Fmoda (GCGGCTAATTGCTCTCCTGC & CATAACCCCGGCTGTGTAAAG),

Gapdh (CGGATTCGGTCGCATTGGC & GGTCATTGATGGCCACGATC),

Grb10a (CCTTAGCTGGATGTCCAGAC & GGATGGTCTGTGAGATGAGG),

Igf2r (GTCGTGTTGGATTTTGCGGAG & GGCTGTCATCCGAAGCCGC),

IL1 (GCATGCGGGCAATATGAAGTC & GCGGATCTGAACAGTCCATC),

Lef1 (CGCAGTTGTCAGGTGGAGG & GCTCCTTGTGCGGGTCTCC),

Matn4 (GTGTTGGTGTATGTCAGTGTG & GTCAACCGGGCCAGATTTAC),

Nog1 (GTTTGCTGTCCGCGTACTTG & GCTCCAGCAGGGGTAAAGTG),

Nog2 (CTACTGCTGCTCCTGTGCG & CTCGATGAGGTCTGGGACG),

Ptch1 (CTCGGCTGTTAATGTCTCCTC & CGATAGTTGCCCCTATTTCTC),

Ptch2 (GCCGCCTGTGAACTCAGATC & CTTTCTGTCCCACAGCTTTCC),

Prkacaa (GCCAAGAACAAGGGCAATGAG & CAGTGTTCTGTGCTGGGTTC),

Prkacab (GGGGCAACGAAATGGAAAGC & CCAGGCAGGCGGTGTTCTG),

Prelp (GCTGGGCTTGCATACTGCTG & GATGGGCGAACAGGCTTTGG),

Runx2b (CATTCCCGTAGATCCCAGCG & CTGCTGAGGTCCTGCATTCG),

Sox5 (CTTACTGAGCCTGAGCTTCC & CGTCGCCATGACTACCTCTC),

Sox9a (GACCCCTACCTGAAGATGAC & CGCGGAGTCCTCGGACATG),

Sox9b (GAAGATGAGTGTGTCCGGAG & GTCTCGCTGTCCGATCCCG),

Stat1a (CTCAGTGGTTGGAGCTTCAG & CTGAGATATTGTCGGATGGCC),

Stat1b (GCTCTGGAACCAGCTGCAG & GTCGGATCTCCATTGGGAAAG),

Sdc3 (GCTCCCGTGCTGGATAACG & CTCATCTCCAGAGCTCTCATC),

Tgfb3 (GCAAAGGACTGCTGTTTGTTC & CAATGTCCACTGTGGTGCAG),

Vegfaa (GCGTGCAAGACCCGAGAGC & GCGCATGAGAACCACACAGG),

Vegfab (CTTTGCTGTTCGCGTGCTCC & GTGCTTCTGCCTCCCTCTC).

Ninety-six-well plates were run on a StepOnePlus Real-Time PCR System (Applied Biosystems, Invitrogen, NY), and the cycle thresholds were determined using the manufacturer’s software. The relative expression levels were calculated using the comparative ddCT method and the GAPDH mRNA level as the endogenous control [41].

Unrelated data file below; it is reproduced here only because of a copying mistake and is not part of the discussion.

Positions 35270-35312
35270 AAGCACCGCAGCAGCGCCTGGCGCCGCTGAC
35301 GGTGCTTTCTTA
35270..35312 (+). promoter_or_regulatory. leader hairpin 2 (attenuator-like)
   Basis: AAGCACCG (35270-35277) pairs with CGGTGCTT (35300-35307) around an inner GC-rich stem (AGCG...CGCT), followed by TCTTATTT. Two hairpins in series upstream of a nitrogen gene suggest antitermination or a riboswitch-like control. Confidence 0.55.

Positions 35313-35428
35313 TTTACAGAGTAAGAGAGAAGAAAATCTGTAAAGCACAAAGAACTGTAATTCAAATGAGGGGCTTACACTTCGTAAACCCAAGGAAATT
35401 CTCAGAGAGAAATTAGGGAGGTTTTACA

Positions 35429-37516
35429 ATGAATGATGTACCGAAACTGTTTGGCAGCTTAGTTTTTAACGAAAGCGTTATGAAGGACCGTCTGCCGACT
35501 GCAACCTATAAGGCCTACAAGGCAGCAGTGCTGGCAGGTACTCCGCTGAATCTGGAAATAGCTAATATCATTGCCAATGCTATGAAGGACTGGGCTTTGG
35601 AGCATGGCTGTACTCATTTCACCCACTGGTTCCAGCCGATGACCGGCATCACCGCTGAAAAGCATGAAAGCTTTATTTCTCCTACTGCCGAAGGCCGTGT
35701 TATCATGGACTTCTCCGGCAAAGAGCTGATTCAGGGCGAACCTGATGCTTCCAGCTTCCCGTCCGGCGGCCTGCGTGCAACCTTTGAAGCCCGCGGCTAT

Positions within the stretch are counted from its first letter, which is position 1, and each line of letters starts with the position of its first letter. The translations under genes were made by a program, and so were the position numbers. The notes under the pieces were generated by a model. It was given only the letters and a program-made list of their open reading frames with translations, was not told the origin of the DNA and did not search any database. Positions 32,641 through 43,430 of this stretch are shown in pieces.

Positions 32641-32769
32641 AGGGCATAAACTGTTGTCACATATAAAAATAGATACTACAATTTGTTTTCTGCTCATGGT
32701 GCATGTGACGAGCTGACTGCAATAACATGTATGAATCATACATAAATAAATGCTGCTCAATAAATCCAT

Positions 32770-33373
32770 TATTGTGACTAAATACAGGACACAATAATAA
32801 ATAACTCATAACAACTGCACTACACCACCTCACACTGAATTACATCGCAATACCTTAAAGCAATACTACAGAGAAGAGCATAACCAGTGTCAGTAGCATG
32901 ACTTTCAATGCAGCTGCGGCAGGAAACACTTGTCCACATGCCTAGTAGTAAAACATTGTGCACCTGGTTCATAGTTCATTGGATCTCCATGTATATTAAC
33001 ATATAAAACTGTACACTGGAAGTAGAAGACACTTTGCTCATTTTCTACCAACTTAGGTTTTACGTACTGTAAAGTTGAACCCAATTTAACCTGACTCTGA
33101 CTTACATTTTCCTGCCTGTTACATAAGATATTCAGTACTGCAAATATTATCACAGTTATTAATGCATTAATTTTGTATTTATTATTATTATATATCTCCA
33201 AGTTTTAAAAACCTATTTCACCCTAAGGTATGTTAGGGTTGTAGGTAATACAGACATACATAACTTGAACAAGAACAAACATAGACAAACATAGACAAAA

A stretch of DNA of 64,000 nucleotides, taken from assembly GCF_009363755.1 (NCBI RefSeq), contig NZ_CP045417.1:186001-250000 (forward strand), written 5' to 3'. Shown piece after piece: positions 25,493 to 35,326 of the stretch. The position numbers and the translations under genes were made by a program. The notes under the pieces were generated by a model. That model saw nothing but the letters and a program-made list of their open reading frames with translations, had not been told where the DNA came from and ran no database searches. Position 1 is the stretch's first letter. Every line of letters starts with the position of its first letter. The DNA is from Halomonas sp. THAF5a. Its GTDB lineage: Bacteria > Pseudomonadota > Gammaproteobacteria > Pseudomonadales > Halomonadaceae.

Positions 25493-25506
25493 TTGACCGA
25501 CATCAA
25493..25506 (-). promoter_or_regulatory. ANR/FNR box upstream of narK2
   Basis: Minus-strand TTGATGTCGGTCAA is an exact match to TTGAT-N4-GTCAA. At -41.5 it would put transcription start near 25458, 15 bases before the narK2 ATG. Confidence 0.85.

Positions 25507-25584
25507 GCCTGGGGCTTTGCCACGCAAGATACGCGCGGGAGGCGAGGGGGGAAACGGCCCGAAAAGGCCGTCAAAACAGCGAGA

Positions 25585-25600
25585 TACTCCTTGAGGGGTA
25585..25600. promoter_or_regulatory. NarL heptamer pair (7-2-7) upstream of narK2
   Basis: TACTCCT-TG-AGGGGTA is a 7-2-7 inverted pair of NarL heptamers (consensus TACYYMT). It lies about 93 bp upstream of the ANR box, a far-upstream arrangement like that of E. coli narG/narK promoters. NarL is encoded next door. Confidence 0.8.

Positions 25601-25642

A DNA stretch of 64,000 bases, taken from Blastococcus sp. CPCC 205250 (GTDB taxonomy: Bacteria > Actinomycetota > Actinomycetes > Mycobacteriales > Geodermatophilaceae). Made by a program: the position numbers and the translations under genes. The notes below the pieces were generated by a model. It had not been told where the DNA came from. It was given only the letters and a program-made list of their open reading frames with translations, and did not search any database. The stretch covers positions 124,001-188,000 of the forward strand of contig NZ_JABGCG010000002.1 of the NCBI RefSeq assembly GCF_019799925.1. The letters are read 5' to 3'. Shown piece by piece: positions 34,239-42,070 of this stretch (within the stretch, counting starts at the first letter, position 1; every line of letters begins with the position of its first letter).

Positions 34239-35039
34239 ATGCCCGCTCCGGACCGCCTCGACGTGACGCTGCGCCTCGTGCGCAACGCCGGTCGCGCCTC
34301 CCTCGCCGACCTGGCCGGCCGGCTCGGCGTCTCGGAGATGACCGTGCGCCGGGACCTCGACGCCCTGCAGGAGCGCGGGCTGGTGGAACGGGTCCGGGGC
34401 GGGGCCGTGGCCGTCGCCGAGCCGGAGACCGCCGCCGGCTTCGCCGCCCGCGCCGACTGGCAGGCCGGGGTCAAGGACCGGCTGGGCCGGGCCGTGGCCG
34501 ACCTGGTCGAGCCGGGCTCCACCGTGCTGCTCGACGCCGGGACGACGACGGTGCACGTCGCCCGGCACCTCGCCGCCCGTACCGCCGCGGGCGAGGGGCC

Chromatin Immunoprecipitation (ChIP)

Thirty-five of 27hpf wt/wt embryos were euthanized and subjected to ChIP assay as described before [42]. The immunoprecipitated DNA using anti-Ewsa antibody were subjected to PCR using the following forward and reverse primers.

ctgfa (TAGAACCATACCACACCTGC & AACTTGCAGGTCATGTTTTACAC),

ctgfb (GTCTAGCATGACATCATGCG & TGTAGGCCAGTCTGCTGGG),

Statistical Analysis

Statistical analysis was performed using R (version 3.0.0). Fisher’s exact test was used to compare the incidences of normal or abnormal bone and cell morphologies between the wild type and mutant zebrafish. Welch’s t-test was used to compare GAPDH-normalized relative expression of mRNAs obtained by qPCR between the wild type and mutant zebrafish.

Results

Ewsa promotes the differentiation of prehypertrophic chondrocytes into hypertrophic chondrocytes in Meckel’s cartilage

Previous reports have shown that EWS-/- homozygosity in 129SvEv or C57BL/6 inbred mouse backgrounds is lethal to embryos. However, 90% of EWS-/- knockout mice in the black Swiss outbred line survive to birth but die before weaning, with only 1 of 18 surviving to postnatal day 21 [20]. These results indicate that Ews plays a significant role in early development. To address the role of Ews during early development, we utilized a zebrafish model. Due to the genome duplication event before teleost radiation, there are two zebrafish genes, termed ewsa and ewsb, which are homologous to human EWS [16]. Zebrafish provides an attractive model because mutants often display a milder phenotype due to a redundant role between two duplicated genes. For this reason, we obtained and analysed an ewsa mutant zebrafish line originally isolated in an insertional mutagenesis screen (Znomics Inc.). All of the heterozygous ewsa/wt and homozygous ewsa/ewsa zebrafish appeared to be normal and fertile. We further generated a MZ ewsa/ewsa mutant line by intercrossing zygotic ewsa/ewsa homozygous mutants. A retroviral vector was integrated immediately after the eighteenth base pair (sixth amino acid) from the start codon, and its insertion generated a stop codon (Fig. 1A). To confirm the knockout of the Ewsa protein, we generated an anti-Ewsa antibody in rabbits against a protein containing amino acids 1—254 that was purified from Escherichia coli (E. coli). Using this antibody, we performed a western blot using the lysates extracted from 6 dpf wt/wt and MZ ewsa/ewsa embryos. The Ewsa protein was absent from the protein extracts from the ewsa/ewsa mutants, thereby confirming a null Ewsa protein mutant (Fig. 1B).